" We have to call the Ranger.  They have a fire going in the middle of the woods.  No fire ring and no rocks.  Just an open fire in the middle of the woods surrounded by pine needles."

It set us back an hour but eventually some very drugged out hippies from out of state emerged from the woods.  One girl and two guys reluctantly packed up their jeep and angrily drove off, honking the horn five or six times as they left.  They even turned around and drove back by, making sure the honk then as well.  The ranger came by and looked for the fire.  The hippies had covered it up using pine needles (nature's kindling) and it was still smoldering so he had to soak the fire to prevent any flare ups from starting.

Loud voices, a random fire and some less than polite harassing hippies and we were finally heading into the woods.  And I was even more grateful than ever that I deer hunt on land that we own!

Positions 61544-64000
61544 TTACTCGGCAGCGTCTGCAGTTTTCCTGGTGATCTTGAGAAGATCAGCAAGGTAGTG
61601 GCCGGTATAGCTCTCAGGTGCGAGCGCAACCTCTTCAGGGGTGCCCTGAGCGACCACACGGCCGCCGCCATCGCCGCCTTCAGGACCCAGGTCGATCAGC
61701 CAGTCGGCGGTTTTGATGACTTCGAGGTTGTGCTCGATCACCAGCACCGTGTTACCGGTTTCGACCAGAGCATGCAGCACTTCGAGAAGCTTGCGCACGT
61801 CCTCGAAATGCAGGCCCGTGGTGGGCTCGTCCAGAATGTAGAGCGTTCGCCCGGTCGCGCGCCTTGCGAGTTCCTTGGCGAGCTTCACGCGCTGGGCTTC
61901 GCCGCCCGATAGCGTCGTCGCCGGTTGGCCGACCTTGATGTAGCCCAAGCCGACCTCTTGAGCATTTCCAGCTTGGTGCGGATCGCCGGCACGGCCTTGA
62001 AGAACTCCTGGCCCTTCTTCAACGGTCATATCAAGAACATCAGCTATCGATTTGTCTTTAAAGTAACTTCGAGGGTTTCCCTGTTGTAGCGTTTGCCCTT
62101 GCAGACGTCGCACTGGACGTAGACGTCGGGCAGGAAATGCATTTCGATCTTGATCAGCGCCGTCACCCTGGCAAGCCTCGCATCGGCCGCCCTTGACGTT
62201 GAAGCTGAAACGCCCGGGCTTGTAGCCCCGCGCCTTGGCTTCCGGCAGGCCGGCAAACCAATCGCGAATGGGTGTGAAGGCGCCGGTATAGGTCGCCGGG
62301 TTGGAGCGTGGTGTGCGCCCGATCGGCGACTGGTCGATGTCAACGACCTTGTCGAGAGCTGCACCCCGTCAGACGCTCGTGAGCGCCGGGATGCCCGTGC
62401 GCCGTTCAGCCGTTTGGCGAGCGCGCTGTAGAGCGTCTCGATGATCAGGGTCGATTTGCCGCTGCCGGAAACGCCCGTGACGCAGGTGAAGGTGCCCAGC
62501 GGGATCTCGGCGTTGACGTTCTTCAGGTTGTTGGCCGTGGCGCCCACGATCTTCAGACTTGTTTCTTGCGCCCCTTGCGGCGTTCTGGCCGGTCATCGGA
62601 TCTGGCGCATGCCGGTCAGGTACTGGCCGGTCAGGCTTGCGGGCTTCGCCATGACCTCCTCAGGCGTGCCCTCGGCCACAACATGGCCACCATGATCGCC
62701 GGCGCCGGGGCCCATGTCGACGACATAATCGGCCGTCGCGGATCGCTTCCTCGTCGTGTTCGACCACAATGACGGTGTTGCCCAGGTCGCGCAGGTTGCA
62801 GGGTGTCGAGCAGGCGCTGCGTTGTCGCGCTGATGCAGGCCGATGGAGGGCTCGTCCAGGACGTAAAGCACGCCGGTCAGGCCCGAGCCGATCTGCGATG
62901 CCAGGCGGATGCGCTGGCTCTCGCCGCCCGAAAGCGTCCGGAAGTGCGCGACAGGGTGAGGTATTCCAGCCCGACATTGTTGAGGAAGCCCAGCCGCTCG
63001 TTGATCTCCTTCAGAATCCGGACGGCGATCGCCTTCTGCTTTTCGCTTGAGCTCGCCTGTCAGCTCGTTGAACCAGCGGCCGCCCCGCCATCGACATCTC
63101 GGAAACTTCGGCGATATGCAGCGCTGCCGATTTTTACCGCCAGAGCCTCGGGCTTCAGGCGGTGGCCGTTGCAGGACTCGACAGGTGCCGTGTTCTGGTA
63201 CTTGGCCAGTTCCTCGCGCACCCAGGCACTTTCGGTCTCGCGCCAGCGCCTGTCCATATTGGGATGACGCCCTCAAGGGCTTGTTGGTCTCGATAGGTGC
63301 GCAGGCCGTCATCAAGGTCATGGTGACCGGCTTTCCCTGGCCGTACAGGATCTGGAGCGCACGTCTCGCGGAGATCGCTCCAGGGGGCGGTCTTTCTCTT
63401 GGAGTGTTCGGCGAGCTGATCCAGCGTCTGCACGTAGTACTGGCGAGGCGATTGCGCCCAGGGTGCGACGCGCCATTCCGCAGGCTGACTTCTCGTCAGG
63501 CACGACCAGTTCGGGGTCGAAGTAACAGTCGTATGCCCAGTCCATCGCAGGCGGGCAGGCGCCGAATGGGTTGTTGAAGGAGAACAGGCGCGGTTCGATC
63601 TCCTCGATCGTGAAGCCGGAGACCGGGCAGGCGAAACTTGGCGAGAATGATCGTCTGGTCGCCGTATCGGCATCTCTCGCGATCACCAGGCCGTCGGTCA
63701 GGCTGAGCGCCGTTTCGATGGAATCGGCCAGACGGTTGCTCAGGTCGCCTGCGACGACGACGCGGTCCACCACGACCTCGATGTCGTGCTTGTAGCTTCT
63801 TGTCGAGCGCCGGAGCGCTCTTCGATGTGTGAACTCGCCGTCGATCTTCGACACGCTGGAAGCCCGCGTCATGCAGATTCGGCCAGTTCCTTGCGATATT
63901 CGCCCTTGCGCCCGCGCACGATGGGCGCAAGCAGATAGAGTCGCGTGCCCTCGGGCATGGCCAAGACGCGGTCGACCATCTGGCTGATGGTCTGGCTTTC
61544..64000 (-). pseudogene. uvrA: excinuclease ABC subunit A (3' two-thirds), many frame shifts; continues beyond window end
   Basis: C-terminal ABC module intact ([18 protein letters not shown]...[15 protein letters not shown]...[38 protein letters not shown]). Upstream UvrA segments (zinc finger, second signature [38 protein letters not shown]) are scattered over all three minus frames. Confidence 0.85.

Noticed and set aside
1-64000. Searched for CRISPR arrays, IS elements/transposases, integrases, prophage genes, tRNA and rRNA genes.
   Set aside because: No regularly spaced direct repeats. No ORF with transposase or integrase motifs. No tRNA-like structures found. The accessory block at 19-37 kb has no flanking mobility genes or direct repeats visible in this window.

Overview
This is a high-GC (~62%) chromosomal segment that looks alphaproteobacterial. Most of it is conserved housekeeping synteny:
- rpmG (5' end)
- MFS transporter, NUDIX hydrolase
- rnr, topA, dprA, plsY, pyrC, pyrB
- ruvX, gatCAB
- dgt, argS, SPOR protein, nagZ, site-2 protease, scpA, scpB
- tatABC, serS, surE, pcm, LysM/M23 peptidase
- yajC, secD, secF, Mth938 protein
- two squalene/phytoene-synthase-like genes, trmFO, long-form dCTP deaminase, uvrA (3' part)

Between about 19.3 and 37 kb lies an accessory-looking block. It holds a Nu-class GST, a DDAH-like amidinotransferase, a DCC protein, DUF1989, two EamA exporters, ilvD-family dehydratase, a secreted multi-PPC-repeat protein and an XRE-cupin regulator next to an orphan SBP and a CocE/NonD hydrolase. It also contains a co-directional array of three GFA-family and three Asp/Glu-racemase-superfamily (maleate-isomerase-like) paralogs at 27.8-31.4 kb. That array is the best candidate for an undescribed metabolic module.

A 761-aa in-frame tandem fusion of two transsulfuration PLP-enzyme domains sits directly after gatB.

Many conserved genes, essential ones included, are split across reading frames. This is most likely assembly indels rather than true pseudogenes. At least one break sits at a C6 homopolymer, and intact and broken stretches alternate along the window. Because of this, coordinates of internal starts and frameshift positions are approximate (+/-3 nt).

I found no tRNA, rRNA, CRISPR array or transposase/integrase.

Our view of the bait from the blind.
In the blind, I got my steady stick set up with my gun  and we waited.  It is weird when you are in a new place - the sounds and light is new, so it takes a while to get use to it.  This was my first day in the blind so everything was new and took some getting used to.  Every year I have to readjust to the fact that squirrels really don't sound like every other large animal in the woods but for those first few days, like most hunters, you swear that what you are looking for be it deer or bear, is coming in when in fact it's a squirrel.

Steve and I waited and waited.  I visualized the bear coming into the bait site and the exact shot that I would take. We hadn't seen any sows and/or cubs on the cameras just good looking bruins of all sizes coming into the bait.  And one massive bear that I wasn't really sure I wanted to see in the woods.

As soon as legal hunting time was over, at 7:58pm we packed up and headed back to the truck.  The bears were around and were steadily coming into the bait but these are wild animals and there is no guarantee that an animal will show up when you are there waiting for it.  It's nature.  It's hunting.  I love it.